13. Perhaps should clarify, totally agree that there is unfortunately a dianafication of UK. Find the fact that this is the case mawkish, disengenuos and another expamle of enforced emotion.
  14. This is the sort of thing I believe Boris Johnson was trying to make a point about back a while re insincere stuff in Liverpool. This hand wringing teeth gnashing and wailing isn’t what the British nation is all about IMHO. However, disagree with it and prepare for incoming...
  15. 54 people were killed in the attack last Thursday. The reality is more than that were probably killed in road accidents through the week. The attack was a terrible thing, but needs to be seen in the correct perspective.

    We didn't have a silence for the Omagh bombing victims, with a similar number of casualties. Those killed whilst serving in the British Armed Forces in conflicts from 1914 onwards warrant a 2 minute silence; these people went knowingly into danger.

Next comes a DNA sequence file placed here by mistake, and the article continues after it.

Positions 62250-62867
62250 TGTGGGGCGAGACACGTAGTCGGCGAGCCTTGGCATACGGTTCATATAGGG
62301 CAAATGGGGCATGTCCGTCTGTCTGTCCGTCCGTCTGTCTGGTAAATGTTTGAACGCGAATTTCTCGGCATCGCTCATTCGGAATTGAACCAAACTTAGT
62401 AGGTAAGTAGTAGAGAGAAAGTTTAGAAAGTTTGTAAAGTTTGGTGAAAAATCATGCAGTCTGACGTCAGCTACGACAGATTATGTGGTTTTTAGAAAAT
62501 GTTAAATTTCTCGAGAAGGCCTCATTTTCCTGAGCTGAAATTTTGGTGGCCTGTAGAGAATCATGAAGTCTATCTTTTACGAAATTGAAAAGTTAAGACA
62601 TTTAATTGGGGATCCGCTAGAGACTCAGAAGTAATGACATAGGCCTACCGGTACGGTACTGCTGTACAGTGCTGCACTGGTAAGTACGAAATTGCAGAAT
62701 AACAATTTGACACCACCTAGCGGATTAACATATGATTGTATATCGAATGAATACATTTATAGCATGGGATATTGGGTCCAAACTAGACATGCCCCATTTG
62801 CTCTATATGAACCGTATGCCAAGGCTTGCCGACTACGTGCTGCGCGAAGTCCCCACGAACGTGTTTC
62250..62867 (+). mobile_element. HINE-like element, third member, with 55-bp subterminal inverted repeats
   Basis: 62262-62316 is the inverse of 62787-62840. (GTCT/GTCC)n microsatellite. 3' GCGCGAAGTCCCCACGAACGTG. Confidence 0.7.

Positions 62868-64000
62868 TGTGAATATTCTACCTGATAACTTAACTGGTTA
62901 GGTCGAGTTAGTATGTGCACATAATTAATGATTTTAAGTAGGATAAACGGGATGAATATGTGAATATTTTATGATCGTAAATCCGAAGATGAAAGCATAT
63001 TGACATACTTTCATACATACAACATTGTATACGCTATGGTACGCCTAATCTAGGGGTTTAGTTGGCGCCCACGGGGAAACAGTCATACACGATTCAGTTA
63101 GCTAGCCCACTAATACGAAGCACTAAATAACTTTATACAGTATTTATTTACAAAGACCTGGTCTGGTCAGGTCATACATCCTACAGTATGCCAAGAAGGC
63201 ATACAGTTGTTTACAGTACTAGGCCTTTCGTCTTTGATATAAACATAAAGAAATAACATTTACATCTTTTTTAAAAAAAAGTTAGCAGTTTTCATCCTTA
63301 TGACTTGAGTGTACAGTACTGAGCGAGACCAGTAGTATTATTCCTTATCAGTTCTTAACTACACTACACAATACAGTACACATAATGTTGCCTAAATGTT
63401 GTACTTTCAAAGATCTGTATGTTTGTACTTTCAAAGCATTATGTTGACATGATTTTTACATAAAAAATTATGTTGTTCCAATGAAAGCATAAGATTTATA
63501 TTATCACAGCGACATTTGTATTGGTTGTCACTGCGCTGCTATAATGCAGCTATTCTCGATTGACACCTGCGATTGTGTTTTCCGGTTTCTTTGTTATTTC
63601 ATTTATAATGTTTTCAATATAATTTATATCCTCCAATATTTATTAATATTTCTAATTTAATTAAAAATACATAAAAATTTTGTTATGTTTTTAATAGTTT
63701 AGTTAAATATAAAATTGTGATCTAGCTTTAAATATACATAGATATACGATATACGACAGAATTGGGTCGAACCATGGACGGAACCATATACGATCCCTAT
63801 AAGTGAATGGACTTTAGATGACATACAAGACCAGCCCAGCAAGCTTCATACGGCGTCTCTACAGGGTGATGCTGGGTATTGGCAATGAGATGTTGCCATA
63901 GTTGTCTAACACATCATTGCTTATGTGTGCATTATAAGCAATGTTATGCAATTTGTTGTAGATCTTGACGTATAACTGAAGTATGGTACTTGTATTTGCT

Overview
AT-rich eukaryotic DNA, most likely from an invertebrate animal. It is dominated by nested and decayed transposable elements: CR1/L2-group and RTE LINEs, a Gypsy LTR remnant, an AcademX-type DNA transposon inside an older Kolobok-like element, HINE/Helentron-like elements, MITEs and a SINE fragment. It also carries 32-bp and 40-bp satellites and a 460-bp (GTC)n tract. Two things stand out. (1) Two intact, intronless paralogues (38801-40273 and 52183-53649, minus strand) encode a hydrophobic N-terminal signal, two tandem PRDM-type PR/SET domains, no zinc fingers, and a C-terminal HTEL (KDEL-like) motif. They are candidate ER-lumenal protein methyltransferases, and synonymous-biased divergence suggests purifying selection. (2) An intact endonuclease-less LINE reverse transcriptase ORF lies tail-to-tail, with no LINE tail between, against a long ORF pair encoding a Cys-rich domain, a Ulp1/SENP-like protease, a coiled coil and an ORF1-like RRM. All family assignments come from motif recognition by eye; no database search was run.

I fully understand the personal grief caused by the attack in London, but I would go further than earlier posters and say that a 2 minute silence could be seen as counter productive. It commemorates the terrorist's attack and can give an impression that they have had a larger impact than they did. The best we can do is just get on with it.

    In the future there will no doubt be further attacks and further disasters. In 100 years time we'll all be desperately trying to get on with our lives in the small gaps between silences.